Xi Jinping: The Governance of China book review

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By Helmut Schmidt, former Chancellor of Germany

I visited China for the first time in 1975. Since then, great changes have taken place in China's governance and diplomacy. During my visits to China over the past decades, my admiration for the country and its 5,000-year civilization has increased. President Xi Jinping's new book, which has just been published, is an inspirational piece of work.

I met Mr. Xi for the first time in Beijing in May 2012. Six months later, in November 2012, he was elected General Secretary of the Central Committee of the Communist Party of China. Through my observations of his two years in office, I have come to a more profound realization that during the past 40 years significant changes have taken place in the interests, concerns and perspectives of China's leading statesmen. They have, nonetheless, adhered to the country's traditions of governance and diplomacy.

In contrast to other ancient civilizations such as Ancient Egypt, the Chinese Civilization has an uninterrupted history going back 5,000 years, and is still thriving with great vitality today. The Chinese tradition, represented by Confucianism, has held a dominant role for more than 1,000 years, which means that there has never been an established state religion imposed on the whole population. Instead, Daoism, Buddhism, Hinduism, Christianity, and Islamism have reached out to their respective audiences in peace and harmony. There have been power struggles between lords and factions, but religion has never played a key role in these. There were times when the Central Plains was occupied by the Mongolians and then the Manchurians, but they adapted their rule and conformed to Han tradition.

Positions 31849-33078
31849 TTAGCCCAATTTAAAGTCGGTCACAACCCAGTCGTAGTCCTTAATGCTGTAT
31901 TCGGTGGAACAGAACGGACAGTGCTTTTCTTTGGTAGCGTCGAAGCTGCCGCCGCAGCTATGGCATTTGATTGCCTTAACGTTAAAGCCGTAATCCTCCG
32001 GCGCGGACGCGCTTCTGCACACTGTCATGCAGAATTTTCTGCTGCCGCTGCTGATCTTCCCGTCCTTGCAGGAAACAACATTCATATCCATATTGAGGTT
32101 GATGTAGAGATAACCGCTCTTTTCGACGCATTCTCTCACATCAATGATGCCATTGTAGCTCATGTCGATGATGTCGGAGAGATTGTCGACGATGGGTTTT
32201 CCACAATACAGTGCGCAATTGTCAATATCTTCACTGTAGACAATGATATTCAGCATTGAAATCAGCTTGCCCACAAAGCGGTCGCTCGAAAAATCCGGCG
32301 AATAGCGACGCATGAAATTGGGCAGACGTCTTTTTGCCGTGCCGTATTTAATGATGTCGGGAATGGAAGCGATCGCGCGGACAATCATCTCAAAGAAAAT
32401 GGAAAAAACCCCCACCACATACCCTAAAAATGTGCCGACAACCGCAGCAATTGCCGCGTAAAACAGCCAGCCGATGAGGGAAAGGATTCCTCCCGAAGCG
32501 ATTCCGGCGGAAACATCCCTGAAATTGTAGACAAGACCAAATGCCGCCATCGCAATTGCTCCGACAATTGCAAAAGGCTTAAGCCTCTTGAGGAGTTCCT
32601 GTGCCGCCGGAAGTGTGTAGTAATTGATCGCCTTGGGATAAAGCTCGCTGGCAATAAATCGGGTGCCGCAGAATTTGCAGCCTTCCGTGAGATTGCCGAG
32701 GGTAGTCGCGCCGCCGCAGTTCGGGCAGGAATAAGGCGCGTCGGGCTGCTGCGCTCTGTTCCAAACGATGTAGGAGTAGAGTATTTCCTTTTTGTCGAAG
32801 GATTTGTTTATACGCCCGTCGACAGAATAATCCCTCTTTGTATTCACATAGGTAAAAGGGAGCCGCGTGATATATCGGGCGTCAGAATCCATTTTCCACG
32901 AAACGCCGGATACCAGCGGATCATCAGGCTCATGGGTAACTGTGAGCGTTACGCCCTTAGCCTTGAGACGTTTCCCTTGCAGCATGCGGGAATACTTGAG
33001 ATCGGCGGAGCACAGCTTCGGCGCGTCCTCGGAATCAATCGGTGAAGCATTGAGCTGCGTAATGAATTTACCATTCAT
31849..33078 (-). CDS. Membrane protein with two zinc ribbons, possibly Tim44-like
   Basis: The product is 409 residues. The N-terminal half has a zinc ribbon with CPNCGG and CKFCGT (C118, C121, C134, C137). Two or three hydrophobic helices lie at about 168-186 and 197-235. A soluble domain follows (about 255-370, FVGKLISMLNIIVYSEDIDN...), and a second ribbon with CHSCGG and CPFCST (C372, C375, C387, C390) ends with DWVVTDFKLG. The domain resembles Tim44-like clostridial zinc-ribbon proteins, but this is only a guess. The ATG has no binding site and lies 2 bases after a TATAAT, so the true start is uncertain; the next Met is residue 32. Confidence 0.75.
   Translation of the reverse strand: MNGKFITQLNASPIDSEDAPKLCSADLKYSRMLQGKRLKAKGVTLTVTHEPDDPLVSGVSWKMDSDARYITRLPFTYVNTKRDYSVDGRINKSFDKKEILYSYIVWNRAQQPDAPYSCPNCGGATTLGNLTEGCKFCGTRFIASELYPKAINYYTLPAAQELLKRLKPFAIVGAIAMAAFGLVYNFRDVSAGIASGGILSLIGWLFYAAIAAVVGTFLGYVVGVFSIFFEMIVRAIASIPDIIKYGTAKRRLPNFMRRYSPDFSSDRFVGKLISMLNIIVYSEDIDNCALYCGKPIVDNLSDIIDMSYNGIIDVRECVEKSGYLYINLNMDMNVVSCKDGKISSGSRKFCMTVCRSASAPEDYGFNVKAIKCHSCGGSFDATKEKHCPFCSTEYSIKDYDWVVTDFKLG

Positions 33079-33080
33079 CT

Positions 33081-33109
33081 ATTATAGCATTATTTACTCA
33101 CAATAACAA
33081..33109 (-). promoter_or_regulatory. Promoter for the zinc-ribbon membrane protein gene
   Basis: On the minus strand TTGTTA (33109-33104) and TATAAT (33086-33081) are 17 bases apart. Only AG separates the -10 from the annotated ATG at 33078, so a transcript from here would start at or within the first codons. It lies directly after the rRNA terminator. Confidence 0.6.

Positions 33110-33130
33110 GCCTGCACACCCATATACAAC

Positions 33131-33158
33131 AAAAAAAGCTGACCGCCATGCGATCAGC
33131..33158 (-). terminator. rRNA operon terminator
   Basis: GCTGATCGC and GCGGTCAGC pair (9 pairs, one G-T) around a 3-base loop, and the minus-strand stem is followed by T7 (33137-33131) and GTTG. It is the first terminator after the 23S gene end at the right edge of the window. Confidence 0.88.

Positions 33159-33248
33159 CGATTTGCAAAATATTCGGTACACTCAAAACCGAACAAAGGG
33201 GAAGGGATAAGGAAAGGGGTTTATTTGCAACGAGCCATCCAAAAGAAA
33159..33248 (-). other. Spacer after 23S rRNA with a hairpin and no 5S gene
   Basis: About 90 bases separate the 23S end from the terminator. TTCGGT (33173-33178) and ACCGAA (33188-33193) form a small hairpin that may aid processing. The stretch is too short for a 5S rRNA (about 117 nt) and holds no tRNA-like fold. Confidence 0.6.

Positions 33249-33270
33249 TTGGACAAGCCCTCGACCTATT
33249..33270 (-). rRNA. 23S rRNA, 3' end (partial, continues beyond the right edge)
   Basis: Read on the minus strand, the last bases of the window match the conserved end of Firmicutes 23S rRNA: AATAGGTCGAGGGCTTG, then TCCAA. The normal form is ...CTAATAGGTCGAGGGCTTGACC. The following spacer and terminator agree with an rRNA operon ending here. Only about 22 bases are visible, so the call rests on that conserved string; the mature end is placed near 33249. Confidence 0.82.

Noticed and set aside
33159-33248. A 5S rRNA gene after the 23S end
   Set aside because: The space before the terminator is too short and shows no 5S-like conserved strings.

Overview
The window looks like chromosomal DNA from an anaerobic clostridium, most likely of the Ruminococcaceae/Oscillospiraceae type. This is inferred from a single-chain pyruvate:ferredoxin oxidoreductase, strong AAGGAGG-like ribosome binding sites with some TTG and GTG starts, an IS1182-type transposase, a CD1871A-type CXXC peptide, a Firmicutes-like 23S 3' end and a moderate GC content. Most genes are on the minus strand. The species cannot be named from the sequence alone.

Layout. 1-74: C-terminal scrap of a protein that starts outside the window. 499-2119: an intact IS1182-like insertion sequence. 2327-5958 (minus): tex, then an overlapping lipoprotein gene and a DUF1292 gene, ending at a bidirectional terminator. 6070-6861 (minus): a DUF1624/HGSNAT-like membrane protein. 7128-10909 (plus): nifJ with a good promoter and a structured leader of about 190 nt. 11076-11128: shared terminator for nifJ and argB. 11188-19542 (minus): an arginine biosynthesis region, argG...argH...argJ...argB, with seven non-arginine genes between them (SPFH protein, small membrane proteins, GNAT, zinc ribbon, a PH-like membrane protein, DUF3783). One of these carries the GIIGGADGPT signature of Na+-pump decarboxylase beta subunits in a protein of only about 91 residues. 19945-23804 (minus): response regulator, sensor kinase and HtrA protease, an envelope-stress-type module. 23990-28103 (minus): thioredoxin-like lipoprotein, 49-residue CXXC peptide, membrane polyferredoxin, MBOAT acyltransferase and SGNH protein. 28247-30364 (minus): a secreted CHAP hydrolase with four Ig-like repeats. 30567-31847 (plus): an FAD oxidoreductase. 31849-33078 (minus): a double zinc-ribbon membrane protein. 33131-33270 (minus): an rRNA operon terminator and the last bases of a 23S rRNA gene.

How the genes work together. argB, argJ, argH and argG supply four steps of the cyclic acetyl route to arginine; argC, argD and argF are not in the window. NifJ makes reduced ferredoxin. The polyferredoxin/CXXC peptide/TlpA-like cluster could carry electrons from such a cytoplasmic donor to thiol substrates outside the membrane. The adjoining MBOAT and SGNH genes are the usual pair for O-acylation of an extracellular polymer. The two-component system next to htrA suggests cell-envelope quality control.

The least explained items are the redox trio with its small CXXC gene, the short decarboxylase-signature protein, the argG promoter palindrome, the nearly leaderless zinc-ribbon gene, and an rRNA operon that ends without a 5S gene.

In the 15th century China still led the world in terms of shipbuilding, printing, and military technology, then industrialization began to sprout in Europe, followed closely by North America. In the 19th century the European powers, not yet in total control of China, established their so-called foreign settlements there, in actions spearheaded by Britain, France, Spain and Portugal. Germany was also involved. In the 19th century China suffered temporary frustration and became poor and weak; in the 20th century it endured untold miseries inflicted by Japan's mass aggression. Sun Yat-sen spent years trying to rid China of foreign occupation, and the Chinese people eventually gained victory under the leadership of Mao Zedong in 1949, when the country began reconstruction. Mao was without doubt the political leader of China at the time, and today's China was built on foundations laid by Mao.

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